Home » CAA: Thinking Beyond Secularism and Hindu-Muslim binary; The Northeast Question

CAA: Thinking Beyond Secularism and Hindu-Muslim binary; The Northeast Question

by Rinku Khumukcham
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India’s liberal mainstream responses has termed the Citizenship (Amendment) Act, 2019 (CAA), brought in by the present right-wing majority government, as an onslaught on secularism and the foundations of right to Equality as enshrined in article 14 of India’s constitution. The voices rejecting the latest citizenship Act have faced extensive state response; police actions, mass detention, civilian deaths and month(s) long imposition of CrPc 144 in many places. As many as 59 PILs have been filed against the Act in the Supreme Court of India whose first hearing is expected on 22nd January 2020. The refusal of states like Kerala, Punjab and West Bengal to implement CAA and the proposed National Register of Citizens (NRC) reflect a critical dimension of centre-state relations in India which the present constitutional set up seem to provide no clue for an amicable juridical settlement.  
The present response of the Indian liberal democrats to the CAA and the NRC has yet again missed out the critical aspects of the text and context of Northeast India’s resistance to CAA. The first wave of critique against the CAA came from Manipur with the formation of Manipur People against Citizenship Amendment Bill popularly known as MANPAC. It gradually extended to other sister states in the Northeast region and then to mainland India. Sustenance of a movement against the current government, which was openly determined to amend the citizenship law, hangs around the backdrop of bringing back the Indian brethren who were once displaced during the partition of India in 1947. Such an intention was crystal clear in the electoral manifesto of Bharatiya Janata Party. The present critique of the Indian liberal democrats is so encompassing that one finds it difficult to even segregate the actual difference in the premises of the Indian Left and Centre. The collapse is so entrenched that one would find a similarity between the premise of the Centrists and Rightists for which one can refer to the Constituent Assembly debates in India.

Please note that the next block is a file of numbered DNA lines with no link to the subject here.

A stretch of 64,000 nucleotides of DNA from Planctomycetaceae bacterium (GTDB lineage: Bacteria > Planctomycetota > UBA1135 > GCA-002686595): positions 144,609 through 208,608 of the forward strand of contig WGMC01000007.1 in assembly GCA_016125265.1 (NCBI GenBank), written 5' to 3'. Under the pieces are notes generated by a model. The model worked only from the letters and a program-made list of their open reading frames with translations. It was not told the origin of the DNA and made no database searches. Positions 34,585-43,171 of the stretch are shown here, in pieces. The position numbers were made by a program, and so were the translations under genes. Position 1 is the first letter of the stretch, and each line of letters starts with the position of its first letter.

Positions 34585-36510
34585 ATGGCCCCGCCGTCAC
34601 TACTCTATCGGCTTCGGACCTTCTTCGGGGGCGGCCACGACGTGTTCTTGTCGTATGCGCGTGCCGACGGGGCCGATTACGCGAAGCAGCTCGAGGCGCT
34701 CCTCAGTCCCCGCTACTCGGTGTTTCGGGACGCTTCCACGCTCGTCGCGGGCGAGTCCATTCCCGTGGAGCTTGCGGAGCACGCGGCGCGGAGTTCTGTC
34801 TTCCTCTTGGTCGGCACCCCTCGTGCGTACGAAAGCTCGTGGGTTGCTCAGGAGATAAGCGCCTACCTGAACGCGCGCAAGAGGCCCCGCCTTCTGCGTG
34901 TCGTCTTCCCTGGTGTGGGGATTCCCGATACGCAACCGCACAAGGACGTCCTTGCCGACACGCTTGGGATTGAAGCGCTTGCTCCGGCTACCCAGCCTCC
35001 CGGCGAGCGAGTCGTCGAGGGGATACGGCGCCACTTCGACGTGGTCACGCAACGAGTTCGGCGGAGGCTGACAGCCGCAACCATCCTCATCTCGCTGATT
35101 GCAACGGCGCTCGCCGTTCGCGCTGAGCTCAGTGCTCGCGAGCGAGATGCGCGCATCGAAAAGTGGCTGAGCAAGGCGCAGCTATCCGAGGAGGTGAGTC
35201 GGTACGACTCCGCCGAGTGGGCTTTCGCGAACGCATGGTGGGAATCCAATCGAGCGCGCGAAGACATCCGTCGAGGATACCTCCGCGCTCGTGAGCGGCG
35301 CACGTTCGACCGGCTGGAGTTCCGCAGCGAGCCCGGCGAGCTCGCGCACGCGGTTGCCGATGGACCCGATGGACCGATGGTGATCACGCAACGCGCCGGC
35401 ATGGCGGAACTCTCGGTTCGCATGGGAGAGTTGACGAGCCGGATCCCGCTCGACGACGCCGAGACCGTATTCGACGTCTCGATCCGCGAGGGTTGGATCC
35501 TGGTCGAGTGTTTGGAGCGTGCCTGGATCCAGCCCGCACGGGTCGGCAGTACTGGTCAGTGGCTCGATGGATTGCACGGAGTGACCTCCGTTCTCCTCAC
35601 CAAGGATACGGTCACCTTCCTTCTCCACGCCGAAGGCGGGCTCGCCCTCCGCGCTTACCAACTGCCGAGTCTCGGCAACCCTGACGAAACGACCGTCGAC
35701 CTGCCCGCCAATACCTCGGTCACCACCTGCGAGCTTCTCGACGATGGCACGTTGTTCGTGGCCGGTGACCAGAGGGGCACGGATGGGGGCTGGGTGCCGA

The Constituent Assembly of India which Granville Austin termed as ‘dominated’ by the Indian National Congress was adamant to make no strict and final rule on citizenship. The Chair of the drafting Committee of the Constitution Dr B. R. Ambedkar himself left Part II, Articles 5-11, highly open-ended and subject to future amendments as the citizenship provision came to be defined as ‘temporary’. The premise of defining the Citizenship Act, 1955, temporary as elaborated in Article 11 of the Constitution must be seen in the light of Indian nationalists’ desire to give another chance to persons displaced during the partition of India to relocate to India. The present idea of the CAA fundamentally has roots in how the Congress-dominated Constituent Assembly perceived the idea of citizenship. As on January 26, 1950, under the aegis of the Congress, the citizenship rules only laid down norms for persons who became citizens of India at commencement of the Constitution. It deliberately did not deal with issues of acquisition or loss of citizenship subsequent to its commencement.